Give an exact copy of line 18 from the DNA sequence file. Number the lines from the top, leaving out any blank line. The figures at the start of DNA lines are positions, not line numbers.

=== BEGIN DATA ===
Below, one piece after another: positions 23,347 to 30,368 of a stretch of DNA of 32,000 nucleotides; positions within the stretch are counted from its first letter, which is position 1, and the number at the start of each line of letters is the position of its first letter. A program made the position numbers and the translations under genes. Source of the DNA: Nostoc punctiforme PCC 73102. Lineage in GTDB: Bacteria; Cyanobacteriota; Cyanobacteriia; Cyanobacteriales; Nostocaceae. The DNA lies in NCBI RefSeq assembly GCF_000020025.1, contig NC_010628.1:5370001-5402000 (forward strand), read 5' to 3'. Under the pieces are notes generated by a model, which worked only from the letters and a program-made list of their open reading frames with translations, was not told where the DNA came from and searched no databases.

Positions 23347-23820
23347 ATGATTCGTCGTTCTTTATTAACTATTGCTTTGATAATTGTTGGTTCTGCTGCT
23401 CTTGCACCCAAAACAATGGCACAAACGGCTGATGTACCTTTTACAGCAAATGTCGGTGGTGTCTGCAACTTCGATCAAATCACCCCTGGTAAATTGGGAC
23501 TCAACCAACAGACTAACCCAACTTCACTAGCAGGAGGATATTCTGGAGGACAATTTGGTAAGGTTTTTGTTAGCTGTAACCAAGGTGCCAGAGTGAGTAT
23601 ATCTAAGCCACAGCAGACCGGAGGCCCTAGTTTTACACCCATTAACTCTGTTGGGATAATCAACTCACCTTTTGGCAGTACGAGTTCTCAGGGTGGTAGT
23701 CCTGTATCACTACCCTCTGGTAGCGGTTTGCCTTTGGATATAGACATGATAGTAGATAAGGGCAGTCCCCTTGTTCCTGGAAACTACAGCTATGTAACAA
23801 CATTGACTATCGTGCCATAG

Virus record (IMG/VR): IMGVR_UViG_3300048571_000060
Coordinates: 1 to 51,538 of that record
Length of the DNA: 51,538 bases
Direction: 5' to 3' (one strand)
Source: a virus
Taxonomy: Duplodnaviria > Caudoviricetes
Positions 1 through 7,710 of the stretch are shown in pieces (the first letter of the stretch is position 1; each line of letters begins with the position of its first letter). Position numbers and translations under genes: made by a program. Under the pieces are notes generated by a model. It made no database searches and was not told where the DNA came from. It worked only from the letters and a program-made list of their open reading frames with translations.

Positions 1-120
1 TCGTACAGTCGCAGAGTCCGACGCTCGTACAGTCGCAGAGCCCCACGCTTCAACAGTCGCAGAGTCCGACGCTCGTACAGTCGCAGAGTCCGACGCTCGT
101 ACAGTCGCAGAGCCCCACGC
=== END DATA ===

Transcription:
101 ACAGTCGCAGAGCCCCACGC